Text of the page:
This website uses cookies

This website uses cookies to ensure you get the best experience. By using our website, you agree to our Privacy Policy

Sophie Cameron

Features and Opinion Editor, Solicitors Journal

Solicitors Regulation Authority issues statement on referrals to the Disciplinary Tribunal

Solicitors Regulation Authority issues statement on referrals to the Disciplinary Tribunal


Joint statement outlines overall approach of the SRA and SDT

The UK Solicitors Regulation Authority (SRA) and the Solicitors Disciplinary Tribunal (SDT) published a joint statement on 30 January detailing their shared expectations concerning the types of cases that will be referred to the SDT.

The statement has been issued in light of recent changes made by the Ministry of Justice to the SRA’s disciplinary powers. In July 2022, the SRA’s threshold to impose fines against solicitors and traditional law firms increased from £2,000 to £25,000, which has enabled the SRA to take more frequent enforcement action without the need to refer cases to the SDT.

The joint statement aims to provide clarity on the types of cases that the SRA will deal with alone following the recent changes and those that will be referred to the SDT.  

It is expected that, due to the SRA’s increased fining powers, the SRA may now be able to deal with more serious cases without the need to refer them to the SDT. The statement provides examples of cases that may not be required to be referred to the SDT: cases that might involve a breach of the SRA’s Accounts Rules with personal culpability, but with no deliberate intention to misappropriate money or personal gain; and cases involving principle breaches related to serious poor practice, recklessness or a failure by omission, but this would likely not include cases involving the wilful disregard of rules of practice or professional obligations.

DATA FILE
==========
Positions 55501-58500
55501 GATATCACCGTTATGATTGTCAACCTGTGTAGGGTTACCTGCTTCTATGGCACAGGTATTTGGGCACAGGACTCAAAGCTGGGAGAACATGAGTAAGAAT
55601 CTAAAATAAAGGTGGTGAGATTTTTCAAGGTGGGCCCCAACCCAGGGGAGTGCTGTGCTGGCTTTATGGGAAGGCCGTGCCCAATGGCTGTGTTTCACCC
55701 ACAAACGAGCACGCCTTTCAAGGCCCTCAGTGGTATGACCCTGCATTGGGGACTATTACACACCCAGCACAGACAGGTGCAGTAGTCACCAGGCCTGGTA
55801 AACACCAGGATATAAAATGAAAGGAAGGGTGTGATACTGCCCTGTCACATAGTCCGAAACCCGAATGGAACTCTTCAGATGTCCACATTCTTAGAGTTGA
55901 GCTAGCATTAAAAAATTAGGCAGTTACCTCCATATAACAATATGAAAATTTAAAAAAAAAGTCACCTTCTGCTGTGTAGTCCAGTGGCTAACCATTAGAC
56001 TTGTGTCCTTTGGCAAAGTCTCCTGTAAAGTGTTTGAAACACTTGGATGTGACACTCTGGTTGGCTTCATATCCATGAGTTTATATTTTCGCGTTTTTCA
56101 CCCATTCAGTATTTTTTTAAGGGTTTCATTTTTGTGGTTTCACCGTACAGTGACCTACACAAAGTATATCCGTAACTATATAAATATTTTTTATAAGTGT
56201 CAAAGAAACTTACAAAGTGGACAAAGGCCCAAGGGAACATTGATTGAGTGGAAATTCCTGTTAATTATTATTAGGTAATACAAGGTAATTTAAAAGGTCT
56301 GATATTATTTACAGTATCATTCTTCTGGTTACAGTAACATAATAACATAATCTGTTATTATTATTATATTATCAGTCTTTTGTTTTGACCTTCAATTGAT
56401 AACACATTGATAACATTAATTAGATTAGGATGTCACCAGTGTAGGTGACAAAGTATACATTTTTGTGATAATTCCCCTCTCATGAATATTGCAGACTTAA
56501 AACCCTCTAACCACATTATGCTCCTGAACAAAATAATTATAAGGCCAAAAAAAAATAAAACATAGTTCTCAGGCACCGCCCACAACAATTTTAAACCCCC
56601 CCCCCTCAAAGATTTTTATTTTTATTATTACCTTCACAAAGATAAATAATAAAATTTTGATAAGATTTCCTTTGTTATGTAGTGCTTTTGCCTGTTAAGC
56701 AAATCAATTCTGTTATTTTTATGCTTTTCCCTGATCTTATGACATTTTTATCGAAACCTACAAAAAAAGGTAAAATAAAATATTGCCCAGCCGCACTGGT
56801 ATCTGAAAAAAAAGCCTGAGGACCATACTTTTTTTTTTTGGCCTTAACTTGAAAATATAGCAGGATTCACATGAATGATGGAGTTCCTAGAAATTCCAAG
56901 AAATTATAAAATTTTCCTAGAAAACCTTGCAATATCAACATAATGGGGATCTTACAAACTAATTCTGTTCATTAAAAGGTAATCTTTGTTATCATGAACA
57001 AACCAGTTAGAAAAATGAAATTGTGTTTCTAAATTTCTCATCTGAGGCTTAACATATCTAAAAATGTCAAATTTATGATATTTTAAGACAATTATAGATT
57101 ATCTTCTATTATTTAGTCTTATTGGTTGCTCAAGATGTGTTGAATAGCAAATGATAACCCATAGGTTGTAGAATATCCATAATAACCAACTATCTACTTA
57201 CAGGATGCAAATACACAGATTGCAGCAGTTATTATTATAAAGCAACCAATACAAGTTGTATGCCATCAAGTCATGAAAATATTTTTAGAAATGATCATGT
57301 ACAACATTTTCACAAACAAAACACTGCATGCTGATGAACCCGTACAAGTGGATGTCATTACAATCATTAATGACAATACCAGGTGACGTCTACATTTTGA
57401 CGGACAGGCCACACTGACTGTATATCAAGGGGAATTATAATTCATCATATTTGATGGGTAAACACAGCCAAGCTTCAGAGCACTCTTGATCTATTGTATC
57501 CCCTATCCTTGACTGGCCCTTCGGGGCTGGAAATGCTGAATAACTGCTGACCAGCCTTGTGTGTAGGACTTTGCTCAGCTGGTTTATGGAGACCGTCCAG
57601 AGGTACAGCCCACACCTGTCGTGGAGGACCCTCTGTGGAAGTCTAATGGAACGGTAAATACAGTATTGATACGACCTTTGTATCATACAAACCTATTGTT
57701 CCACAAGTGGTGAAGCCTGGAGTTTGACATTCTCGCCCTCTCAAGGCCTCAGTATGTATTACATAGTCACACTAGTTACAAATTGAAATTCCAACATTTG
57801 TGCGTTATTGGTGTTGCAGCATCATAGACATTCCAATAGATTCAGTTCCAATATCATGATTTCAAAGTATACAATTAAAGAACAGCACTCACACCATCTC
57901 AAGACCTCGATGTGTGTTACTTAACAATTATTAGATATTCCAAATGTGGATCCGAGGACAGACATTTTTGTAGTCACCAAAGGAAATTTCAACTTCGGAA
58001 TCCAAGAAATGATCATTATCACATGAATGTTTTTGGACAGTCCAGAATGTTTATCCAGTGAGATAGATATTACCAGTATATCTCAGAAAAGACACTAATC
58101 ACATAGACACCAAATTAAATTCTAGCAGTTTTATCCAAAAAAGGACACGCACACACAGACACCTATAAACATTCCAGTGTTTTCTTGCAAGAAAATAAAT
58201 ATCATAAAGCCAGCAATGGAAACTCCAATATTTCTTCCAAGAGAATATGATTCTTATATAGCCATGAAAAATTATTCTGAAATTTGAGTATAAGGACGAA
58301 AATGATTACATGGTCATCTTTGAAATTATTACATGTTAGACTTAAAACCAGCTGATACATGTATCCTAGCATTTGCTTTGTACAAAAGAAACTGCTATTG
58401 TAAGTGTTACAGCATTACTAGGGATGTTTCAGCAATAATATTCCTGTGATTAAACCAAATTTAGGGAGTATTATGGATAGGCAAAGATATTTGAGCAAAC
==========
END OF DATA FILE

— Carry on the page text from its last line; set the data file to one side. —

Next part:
The SRA states that it will apply its new enforcement powers in all cases where it considers that the appropriate financial penalty is between £2,000 and £25,000. The SRA’s increased remit to deal with these types of cases is expected to reduce costs and enable the cases to be dealt with quicker than they would be if they were referred to the SDT.

Additional changes are expected. The joint statement highlights forthcoming changes to the SRA’s remit included in the Economic Crime and Corporate Transparency Bill. The Bill, as currently drafted, would give the SRA unlimited fining powers in relation to economic crime. The regulatory bodies explain that once the Bill is enacted, the joint statement will be updated to reflect any relevant changes.